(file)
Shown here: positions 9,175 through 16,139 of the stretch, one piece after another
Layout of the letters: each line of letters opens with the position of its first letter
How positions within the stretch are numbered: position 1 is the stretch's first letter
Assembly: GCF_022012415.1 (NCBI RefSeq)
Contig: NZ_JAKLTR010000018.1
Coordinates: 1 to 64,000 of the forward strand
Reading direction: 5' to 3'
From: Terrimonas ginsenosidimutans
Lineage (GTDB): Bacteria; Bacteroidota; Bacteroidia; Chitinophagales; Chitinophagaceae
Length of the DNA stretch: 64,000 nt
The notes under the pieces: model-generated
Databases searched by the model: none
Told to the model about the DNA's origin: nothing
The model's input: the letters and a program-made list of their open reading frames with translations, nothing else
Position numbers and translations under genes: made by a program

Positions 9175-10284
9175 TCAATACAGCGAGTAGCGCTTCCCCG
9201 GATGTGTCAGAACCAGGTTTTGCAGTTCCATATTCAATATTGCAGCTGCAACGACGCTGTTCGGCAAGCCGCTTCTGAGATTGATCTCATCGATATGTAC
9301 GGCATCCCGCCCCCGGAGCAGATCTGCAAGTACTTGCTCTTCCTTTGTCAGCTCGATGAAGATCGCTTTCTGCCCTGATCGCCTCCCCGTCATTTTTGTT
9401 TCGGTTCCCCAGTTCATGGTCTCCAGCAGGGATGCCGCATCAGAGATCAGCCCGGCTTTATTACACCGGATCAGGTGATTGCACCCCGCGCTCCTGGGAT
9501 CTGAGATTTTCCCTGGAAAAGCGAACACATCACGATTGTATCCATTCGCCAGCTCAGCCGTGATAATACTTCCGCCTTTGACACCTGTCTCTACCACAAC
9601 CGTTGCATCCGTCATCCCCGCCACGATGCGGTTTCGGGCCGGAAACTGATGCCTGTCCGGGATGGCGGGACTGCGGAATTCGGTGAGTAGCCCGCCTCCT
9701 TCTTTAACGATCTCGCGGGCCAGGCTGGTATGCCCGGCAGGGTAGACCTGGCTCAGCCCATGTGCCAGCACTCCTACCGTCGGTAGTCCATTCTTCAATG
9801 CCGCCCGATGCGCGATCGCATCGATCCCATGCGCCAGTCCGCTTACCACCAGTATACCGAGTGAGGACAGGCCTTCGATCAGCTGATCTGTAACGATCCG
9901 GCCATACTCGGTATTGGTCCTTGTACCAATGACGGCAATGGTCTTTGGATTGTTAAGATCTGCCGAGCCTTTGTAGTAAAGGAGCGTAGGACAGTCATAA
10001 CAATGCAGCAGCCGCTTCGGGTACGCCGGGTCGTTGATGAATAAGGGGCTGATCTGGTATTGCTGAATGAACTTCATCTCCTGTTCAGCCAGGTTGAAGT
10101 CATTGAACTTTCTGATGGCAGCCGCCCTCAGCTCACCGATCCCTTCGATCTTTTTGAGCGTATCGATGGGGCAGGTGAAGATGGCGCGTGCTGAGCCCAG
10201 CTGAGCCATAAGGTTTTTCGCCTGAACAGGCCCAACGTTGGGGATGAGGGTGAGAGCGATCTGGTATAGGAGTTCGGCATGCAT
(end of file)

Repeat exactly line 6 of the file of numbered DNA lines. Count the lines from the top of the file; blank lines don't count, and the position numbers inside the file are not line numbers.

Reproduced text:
Coordinates: 1 to 64,000 of the forward strand